SPWR stock: SunPower goes back to owners

SunPower (NASDAQ:SPWR) is a great way to support the planet. But over time it has been a bad investment.

Source: Igor Golovniov / Shutterstock.com

This is because solar power is like open source software. The main benefits go to the users. They are moving towards the electricity grid, where electricity prices fall, margins increase and supply becomes more and more flexible.

The reason is deflation. Today’s panels provide more energy at a lower cost than the panels of a few years ago. If you bought panels ten years ago, under a Power Purchase Agreement (PPA), they can hurt the value of your home today.

But as prices continue to fall, below the cost of fossil fuels, and grid electricity becomes less reliable, that could change.

Swanson’s Law

That’s SunPower’s hope, and it’s still cheap action. At its current price of nearly $ 24 per share, SPWR stock has a market cap of just $ 4.1 billion. It sells for only 9 times the profit. He finally delivers a return to TotalEnergies (NYSE:TTE), the French oil company which took a majority stake almost ten years ago.

Solar power has its own version of Moore’s Law, which has led to deflation in computing for over half a century. This is Swanson’s Law, named after SunPower founder Richard Swanson. He argues that prices drop 20% for every doubling of shipping volume.

With solar now cheaper than fossil fuels, SunPower believes it can finally see the light of the benefits of Swanson’s Law.

The turn towards the houses

SunPower panels today cost around $ 1.50 per watt. They are efficient and durable, but cost twice as much as the competition. This is why SunPower turned to the residential market in its search for profit. The costs of the panels can be factored into a larger sale, which includes installation. In the utility market, pricing issues and inefficient panels can be easily replaced once written off.

SunPower announced on Oct. 7 the purchase of Blue Raven, a residential panel installer active in the Pacific Northwest and Mid-Atlantic, for $ 165 million in cash. The agreement gives SunPower geographic diversity.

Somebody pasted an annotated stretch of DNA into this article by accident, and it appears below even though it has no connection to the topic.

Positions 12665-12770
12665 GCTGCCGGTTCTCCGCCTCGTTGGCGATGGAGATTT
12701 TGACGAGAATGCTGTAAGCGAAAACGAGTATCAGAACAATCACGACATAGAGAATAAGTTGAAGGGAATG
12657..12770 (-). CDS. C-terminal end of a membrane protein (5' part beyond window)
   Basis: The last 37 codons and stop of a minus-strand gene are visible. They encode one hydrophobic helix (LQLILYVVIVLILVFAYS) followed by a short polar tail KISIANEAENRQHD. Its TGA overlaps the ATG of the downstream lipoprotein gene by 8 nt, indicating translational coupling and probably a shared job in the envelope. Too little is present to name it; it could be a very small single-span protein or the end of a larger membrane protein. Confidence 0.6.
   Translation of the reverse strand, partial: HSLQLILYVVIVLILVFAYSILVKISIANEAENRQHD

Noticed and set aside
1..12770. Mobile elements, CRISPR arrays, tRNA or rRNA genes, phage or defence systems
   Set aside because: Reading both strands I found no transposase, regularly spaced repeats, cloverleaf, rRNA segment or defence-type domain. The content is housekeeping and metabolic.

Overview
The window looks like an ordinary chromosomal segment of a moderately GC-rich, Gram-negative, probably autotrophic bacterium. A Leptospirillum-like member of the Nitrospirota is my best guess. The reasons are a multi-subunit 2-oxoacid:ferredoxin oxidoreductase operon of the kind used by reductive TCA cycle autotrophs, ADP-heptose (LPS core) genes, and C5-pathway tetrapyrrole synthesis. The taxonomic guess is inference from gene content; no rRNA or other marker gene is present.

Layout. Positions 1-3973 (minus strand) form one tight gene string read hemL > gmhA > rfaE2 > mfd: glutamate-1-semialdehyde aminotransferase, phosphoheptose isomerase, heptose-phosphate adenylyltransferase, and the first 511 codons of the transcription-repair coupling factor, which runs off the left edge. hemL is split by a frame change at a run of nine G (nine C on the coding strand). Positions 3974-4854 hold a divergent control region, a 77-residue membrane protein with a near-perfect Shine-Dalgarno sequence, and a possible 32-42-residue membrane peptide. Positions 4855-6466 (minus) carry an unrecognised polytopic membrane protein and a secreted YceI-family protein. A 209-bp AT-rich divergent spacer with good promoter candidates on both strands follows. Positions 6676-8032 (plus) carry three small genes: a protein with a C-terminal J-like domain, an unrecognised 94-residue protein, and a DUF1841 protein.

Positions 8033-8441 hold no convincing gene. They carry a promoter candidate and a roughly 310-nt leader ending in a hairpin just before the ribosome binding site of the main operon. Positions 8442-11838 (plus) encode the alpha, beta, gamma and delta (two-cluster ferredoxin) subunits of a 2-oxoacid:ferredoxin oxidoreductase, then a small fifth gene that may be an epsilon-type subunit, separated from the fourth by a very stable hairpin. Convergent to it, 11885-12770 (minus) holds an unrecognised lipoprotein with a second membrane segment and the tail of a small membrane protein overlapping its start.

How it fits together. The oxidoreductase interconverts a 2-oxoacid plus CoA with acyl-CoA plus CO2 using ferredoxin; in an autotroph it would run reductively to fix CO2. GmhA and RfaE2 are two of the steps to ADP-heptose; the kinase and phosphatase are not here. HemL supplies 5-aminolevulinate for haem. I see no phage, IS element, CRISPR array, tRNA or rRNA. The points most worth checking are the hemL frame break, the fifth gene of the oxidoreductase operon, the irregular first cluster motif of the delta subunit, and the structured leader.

SunPower notes that only 3 million homes are now equipped with solar panels, but that number is expected to reach 100 million. Given the lower cost of today’s panels, they are now more cost effective for homeowners. They can be replaced once paid for with cheaper panels.

What about the shareholders?

As it advances in residential solar, SunPower sells its commercial and industrial operations. He previously spun manufacturing in Maxeon solar technologies (NASDAQ:MAXN). He also sells a stake in Enphase Energy (NASDAQ:ENPH), which manufactures solar inverters that transform direct current from panels into alternating current used in homes.

Blue Raven’s announcement is expected to push the title up. Stocks have been falling steadily since February, after an interest rate-induced hike that took them from a single figure to a high of nearly $ 50. The new trading range, between $ 20 and $ 25, means a loss for those who bought in February, but a 100% gain for those who have been on the stock market for a year.

The SunPower of tomorrow looks like Sunrun (NYSE:CLASSES), a rival in residential solar. Sunrun could increase its sales by 50% this year, to $ 1.5 billion. But the financing costs mean it typically results in losses, around $ 65 million in the first two quarters. Sunrun obtains financing cash flow to compensate. Think of it as a solar bank.

The result on the SPWR stock

Solar panels are cheaper than coal. The market will develop. SunPower will be one of them.

In recent years, big gains have gone to aftermarket manufacturers, like Enphase, which serve all solar markets. Utilities that purchase solar power, such as Berkshire Hathaway (NYSE:BRK.A, NYSE:BRK.B), through its energy division, benefited from lower costs.

With panels becoming more profitable for homeowners, SPWR’s stock is hoping to finally make it into the winner’s column.

At the time of publication, Dana Blankenhorn does not hold any positions with the companies mentioned in this article. The views expressed in this article are those of the author, subject to InvestorPlace.com Publication guidelines.

Dana blankenhorn has been a financial and technology journalist since 1978. He is the author of Living with Moore’s Law: Past, Present and Future available in the Amazon Kindle store. Write to him at [email protected] or tweet it on @danablankenhorn. He writes a Substack newsletter, Facing the future, which covers technology, markets and politics.

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